As the current legislative session drew to an end, it seemed unlikely that lawmakers would be able to pass some kind of cannabis legislation before time ran out. But legislators in California persevered and managed to deliver a slew of cannabis bills to Governor Gavin Newsom just in time. The basket of 10 bills will provide employment protections for cannabis users, facilitate interstate cannabis trade and require the sealing of prior cannabis-related convictions, among others.
Californian lawmakers advanced the bills to the governor’s desk in mid-August after both Assembly Appropriations Committee and Senate Appropriations Committee met to discuss the fate of a variety of drug reform measures. Most of them had just been cleared in the opposing chamber and received amendments along the way, meaning they would have to head back to their bodies of origin before being sent to Gov. Newsom.
The governor signed most of the bills into law, stating that the drug reforms were critical to fulfilling the promises of cannabis legalization in the state of California and addressing the systemic harms caused by the war on drugs. Speaking at a press conference, he said that the promise of cannabis legalization has remained out of the reach of many Californians. He urged policymakers and regulators to redouble their efforts to identify and eliminate the barriers to effective cannabis legalization.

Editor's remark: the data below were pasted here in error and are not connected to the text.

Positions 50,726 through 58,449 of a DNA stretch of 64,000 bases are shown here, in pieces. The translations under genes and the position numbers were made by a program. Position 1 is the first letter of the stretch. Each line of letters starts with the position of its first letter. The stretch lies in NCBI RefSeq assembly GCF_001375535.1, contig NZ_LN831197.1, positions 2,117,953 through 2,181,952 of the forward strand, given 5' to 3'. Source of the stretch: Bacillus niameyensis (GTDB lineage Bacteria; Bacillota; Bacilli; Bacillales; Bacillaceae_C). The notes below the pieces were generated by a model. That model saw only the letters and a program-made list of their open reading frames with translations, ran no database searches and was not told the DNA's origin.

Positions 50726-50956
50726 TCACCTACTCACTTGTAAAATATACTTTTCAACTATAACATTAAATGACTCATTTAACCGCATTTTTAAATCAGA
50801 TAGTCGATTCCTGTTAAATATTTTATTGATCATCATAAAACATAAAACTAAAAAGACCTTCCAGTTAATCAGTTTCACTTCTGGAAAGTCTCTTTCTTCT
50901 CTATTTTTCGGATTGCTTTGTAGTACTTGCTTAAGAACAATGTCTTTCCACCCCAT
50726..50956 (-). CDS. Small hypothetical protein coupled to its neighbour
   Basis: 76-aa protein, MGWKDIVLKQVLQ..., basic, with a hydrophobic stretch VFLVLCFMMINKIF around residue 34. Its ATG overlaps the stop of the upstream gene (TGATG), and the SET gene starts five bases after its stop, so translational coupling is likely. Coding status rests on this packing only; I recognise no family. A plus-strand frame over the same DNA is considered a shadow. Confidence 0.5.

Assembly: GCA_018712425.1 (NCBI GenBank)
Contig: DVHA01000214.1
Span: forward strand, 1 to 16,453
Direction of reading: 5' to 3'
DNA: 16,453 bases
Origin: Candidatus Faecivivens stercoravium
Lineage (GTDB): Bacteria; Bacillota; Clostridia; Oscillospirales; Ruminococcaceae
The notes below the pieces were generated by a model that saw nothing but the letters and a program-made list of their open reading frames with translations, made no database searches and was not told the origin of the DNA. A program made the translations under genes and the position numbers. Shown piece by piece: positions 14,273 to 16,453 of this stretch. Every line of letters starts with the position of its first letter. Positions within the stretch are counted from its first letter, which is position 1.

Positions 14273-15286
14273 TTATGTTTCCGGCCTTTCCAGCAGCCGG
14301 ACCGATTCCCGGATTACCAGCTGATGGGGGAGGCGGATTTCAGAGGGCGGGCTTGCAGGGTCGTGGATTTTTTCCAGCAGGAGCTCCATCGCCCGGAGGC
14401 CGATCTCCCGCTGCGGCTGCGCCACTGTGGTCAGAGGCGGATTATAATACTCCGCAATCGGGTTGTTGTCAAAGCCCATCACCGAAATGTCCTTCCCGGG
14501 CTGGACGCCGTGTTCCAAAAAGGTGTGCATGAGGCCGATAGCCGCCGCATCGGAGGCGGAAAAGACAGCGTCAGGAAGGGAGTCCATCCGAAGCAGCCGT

Newsom explained that the passage of the new cannabis measures was a major step toward achieving the state’s goal of cannabis legalization. However, he acknowledged that California still had a long way to go before its cannabis industry was equitable, safe and sustainable. Newsom concluded by saying that he looked forward to working with the legislature and state lawmakers to achieve cannabis legalization across the state.
One of the bills he signed into law is one of if not the first of its kind as it will allow for interstate cannabis trade between California and other states with legal markets on the condition that such trade would not put California at the risk of federal retaliation. It was introduced by Senator Anna Caballero.
Another cannabis legislation from Assemblymember Mia Bonta that sought to enhance California’s criminal justice provisions by directing courts to process record sealing faster and provided other forms of relief for people with certain cannabis convictions also received the governor’s approval. Courts now have until March 1, 2023, to seal records for eligible marijuana offenses that had not been challenged by July 1, 2020.
Hopefully, these cannabis laws just signed by Newsom will translate into tangible improvements in the cannabis market in which entities such as American Cannabis Partners operate.
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